Finding nothing better to do, Stephen signed a contract with Uxbridge for the next year and left for the summer. Agnes Leacock had taken the Parsonage at Sibbald’s Point again, and he went back to the lake and the boats he loved. A few years earlier he had bought an awkward vessel known as a double lugger, and now with his new wealth, for five dollars he had transformed it into a sailing sloop. This was his first boat, but it was only the first of many. He swam and fished and sailed, exploring the shore line of Lake Simeoe until he boasted he knew it as well as a river pilot knew his river. Next to sailing and fishing, Stephen loved cricket. He would get up a game and, as his brother George said, "He would carry a bucket of beer out to second base and then shout them around the field."

Leacock had just gone back to Uxbridge when Upper Canada College offered him a job as a junior master at seven hundred dollars a year. Since it would mean that he could continue work toward his degree while teaching, he applied for a release. The Uxbridge trustees refused at first but he stubbornly demanded an audience with them, then persuaded them to let him go.

His position of assistant master at Upper Canada College did not require residence. so he moved into another of an estimated seventeen boardinghouses he occupied during his university days. Although he always retained the great facility in Greek and Latin that he had gained in his earlier education, he concentrated on his modern language program. taking five languages and history.

Leacock's splendid record upon his return to college may indicate his relief in getting back, or it may suggest a limited social life. Certainly his activities on the University College campus were widespread enough the next year, when his marks were not quite so good. It was this year that he joined Zeta Psi, the oldest fraternity at the university. He was elected poet of the class of '91 at the same time his roommate. G. Howard Ferguson —later premier of Ontario—-was selected as president.

While in school. Leacock began to get some reputation as a speaker. When the medical college had their annual dinner, they requested that he be the representative from University College. The Varsity reported that S. B. Leacock and T. E. Bennett spoke.

These gentlemen covered themselves with glory. Mr. Leacock especially distinguishing himself, making what many considered the speech of the evening. It was certainly the wittiest. very cleverly constructed, and delivered in a most pleasing manner.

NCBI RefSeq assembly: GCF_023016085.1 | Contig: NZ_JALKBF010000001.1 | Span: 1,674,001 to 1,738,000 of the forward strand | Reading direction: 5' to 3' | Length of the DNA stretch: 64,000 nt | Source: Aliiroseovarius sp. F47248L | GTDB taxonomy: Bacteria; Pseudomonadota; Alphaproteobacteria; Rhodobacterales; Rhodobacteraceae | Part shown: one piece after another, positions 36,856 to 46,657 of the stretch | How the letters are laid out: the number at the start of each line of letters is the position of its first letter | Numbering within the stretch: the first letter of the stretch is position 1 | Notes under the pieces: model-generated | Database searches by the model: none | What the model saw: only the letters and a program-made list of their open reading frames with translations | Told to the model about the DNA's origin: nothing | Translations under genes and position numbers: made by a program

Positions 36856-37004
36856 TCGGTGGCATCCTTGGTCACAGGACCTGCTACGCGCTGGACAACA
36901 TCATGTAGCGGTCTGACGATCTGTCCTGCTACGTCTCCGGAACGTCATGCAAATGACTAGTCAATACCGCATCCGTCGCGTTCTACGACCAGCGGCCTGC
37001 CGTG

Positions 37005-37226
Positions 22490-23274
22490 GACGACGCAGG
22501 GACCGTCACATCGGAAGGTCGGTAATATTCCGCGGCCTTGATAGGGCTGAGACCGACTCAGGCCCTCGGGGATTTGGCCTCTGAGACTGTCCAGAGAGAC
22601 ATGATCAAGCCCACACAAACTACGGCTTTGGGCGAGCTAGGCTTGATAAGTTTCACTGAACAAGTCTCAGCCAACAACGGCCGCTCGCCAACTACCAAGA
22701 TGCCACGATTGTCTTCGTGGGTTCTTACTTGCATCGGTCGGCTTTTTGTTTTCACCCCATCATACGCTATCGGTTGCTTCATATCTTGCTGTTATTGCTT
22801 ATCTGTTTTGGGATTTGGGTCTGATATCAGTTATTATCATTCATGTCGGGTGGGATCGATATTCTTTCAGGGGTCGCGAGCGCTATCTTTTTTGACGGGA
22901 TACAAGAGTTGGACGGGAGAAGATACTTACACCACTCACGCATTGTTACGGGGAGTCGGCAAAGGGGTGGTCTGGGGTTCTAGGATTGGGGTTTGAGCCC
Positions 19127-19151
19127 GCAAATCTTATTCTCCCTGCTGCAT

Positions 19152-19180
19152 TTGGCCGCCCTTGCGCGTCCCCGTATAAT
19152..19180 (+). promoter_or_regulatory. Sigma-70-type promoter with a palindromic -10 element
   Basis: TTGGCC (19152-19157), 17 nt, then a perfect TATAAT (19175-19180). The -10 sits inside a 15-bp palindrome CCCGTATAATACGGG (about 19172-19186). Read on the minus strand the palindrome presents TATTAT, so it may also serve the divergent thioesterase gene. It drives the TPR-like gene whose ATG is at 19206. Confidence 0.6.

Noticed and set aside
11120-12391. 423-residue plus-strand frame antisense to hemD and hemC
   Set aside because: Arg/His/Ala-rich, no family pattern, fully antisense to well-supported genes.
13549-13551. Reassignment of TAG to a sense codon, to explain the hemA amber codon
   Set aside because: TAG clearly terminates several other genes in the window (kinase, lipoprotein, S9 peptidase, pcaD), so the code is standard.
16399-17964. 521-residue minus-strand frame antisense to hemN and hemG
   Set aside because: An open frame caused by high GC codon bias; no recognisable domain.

Also, Leacock was chosen by his own fraternity to reply to the toast. "The Queen." at their spring banquet. Evidently the young Leacock showed some of

the charm for women that the older man was to abound in. The Varsity, just before his twenty-first birthday, carried this sly comment:

The Ladies '91 have suggested that the male portion of the Senior Modern Language Class furnish himself with a chaperone.

However much his classmates were attracted to him. Stephen Leacock, who had refused even to think of quitting short of the completion of his education, was still a man’s man with little time for women.

Certainly the most important of Leacock’s extracurricular connections was that with the Varsity. One of his duties as associate editor was the reading of unsolicited material. Two of his classmates had had so many offerings rejected by him that they spitefully submitted a sonnet by Keats. This was returned as speedily as the other submissions. Though gleeful at first, the hoys grew afraid to reveal that Stephen had apparently fallen into their trap. Knowing Leacock’s almost phenomenal memory, they could never be sure he had not simply recognized the poem and returned it without giving them the satisfaction of an argument.

Besides editing, Stephen contributed a column which appeared irregularly under the nom de plume of The Sanctum Philosopher. Some half dozen short articles seldom more than half a column long bore this heading, and three or four longer pieces rated the byline S. B. Leacock. Like one short bit done while he was a student at Upper Canada, these were humor, but they were done with far greater skill. The Leacock style was beginning to mature. There were still many local references, as in A Lost Work, a long parody of Hiawatha, but they were handled more universally so that they still have some meaning for the presentday reader. He had become a critic sufficient to the task of parody. He did rol simply follow the odd metrics of Longfellow—the cumulative repetitions came at the same speed, the narrative progressed at the same rate. He still had an addiction to a bad pun, as when the braves